US review: Airstrike in Somalia killed, injured civilians

FILE - In this Feb. 13, 2012, file photo, an armed member of the militant group al-Shabab attends a rally on the outskirts of Mogadishu, Somalia. An American military airstrike in Somalia more than a year ago killed two civilians and injured three others, U.S. Africa Command is acknowledging in a new report expected on Monday, April 27, 2020. (AP Photo, File)
FILE - In this Feb. 13, 2012, file photo, an armed member of the militant group al-Shabab attends a rally on the outskirts of Mogadishu, Somalia. An American military airstrike in Somalia more than a year ago killed two civilians and injured three others, U.S. Africa Command is acknowledging in a new report expected on Monday, April 27, 2020. (AP Photo, File) (Copyright 2020 The Associated Press. All rights reserved.)

WASHINGTON – An American military airstrike in Somalia more than a year ago killed two civilians and injured three others, U.S. Africa Command acknowledged in a new report on Monday.

The deaths, confirmed by an internal investigation, mark only the second time Africa Command has determined that civilians were killed in a military strike in Somalia. The decision comes even as U.S. airstrikes against the al-Qaida linked al-Shabab extremist group this year are increasingly outpacing 2019 totals. Already there have been 39 airstrikes in 2020, compared to last year’s total of 63.

Maj. Gen. William Gayler, director of operations for Africa Command, told The Associated Press in an interview that the strike on Feb. 23, 2019, in Kunyon Barrow, targeted and killed two members of al-Shabab.

When online allegations of civilian casualties in that strike were received soon afterward, the command investigated, but the review dragged on for more than a year. After another similar allegation about that strike came in early this year from a non-governmental organization, the military continued its assessment, and it finally determined that at least one other person was killed or injured.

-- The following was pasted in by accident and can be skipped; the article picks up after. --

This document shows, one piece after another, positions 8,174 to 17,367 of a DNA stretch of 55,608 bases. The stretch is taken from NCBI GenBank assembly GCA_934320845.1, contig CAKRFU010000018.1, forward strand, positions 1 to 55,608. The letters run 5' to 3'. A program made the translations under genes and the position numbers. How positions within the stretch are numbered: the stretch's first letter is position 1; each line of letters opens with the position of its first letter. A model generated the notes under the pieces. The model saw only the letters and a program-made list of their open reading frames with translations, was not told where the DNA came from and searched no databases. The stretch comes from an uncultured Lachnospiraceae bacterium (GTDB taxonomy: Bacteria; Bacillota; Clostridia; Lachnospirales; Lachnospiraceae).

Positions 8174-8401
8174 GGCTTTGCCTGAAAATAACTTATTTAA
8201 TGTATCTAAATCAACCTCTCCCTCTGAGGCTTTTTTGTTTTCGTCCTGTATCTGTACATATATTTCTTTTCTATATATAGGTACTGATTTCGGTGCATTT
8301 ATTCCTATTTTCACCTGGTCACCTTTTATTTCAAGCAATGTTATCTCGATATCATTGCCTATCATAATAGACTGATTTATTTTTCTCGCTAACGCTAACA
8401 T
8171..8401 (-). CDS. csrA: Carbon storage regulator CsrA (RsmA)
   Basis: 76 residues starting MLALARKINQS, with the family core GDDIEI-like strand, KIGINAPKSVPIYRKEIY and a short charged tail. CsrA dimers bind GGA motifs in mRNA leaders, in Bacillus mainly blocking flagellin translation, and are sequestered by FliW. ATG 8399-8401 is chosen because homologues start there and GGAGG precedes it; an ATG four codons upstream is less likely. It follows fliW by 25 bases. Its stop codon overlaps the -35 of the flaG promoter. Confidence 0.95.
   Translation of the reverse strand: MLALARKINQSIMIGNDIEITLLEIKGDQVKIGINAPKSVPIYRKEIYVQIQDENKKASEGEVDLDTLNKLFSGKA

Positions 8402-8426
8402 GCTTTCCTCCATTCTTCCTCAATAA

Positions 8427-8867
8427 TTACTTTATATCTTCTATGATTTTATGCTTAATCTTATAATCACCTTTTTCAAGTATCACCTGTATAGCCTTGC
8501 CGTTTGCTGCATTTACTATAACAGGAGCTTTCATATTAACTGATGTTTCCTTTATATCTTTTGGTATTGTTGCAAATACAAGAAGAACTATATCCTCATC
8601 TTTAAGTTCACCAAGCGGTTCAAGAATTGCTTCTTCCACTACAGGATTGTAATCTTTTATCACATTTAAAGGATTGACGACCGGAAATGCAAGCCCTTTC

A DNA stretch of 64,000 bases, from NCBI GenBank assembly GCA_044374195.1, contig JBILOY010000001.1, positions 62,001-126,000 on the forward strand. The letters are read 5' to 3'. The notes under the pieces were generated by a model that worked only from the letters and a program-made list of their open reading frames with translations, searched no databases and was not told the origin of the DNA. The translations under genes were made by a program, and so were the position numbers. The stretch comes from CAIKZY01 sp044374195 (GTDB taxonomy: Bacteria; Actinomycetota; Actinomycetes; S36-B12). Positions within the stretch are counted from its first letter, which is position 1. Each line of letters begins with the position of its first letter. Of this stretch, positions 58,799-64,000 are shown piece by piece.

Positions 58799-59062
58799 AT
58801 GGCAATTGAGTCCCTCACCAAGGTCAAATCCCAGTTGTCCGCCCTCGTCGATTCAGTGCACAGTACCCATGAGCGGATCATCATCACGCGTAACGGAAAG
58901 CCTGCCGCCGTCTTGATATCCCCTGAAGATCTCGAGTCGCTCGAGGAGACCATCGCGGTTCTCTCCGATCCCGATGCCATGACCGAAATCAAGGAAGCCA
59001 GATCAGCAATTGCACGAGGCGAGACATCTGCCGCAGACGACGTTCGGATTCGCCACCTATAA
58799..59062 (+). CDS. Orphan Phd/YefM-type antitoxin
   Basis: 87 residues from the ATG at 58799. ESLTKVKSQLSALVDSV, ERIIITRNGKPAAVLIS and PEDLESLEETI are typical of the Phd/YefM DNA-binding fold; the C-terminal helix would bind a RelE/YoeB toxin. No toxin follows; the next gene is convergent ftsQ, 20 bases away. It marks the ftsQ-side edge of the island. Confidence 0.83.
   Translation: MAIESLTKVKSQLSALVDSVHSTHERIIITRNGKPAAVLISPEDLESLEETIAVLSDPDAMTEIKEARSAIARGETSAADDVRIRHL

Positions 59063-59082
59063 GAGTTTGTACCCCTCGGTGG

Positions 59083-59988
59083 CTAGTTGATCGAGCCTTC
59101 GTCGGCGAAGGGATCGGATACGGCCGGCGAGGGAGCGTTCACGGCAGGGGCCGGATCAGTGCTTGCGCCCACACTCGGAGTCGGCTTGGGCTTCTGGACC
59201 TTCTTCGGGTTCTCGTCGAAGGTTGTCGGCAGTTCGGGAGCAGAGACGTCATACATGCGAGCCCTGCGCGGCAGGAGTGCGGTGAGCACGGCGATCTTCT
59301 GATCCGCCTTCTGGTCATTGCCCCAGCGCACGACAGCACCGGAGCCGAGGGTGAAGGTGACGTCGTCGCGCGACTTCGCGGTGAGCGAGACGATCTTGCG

Gayler said the command could see video showing a person — an apparent civilian — being carried from the site.

“We didn’t see the other individual or the wounded individuals. But because we’re trying to be transparent and as open as we can, when we know that we’ve more likely than not killed the one male, why would we dispute the other killed and three wounded,” he said. So, officials decided to substantiate the allegations in total.

He said the deaths and injuries were likely due to secondary explosions from munitions stored at the site by al-Shabab. The extremist group controls parts of central and southern Somalia and often targets the capital, Mogadishu, with suicide bombings.

Asked why the investigation took so long, Gayler said it was an effort to be thorough and “some of the means we use to assess don’t normally happen quickly.” He did not provide details but noted information is gathered through classified means.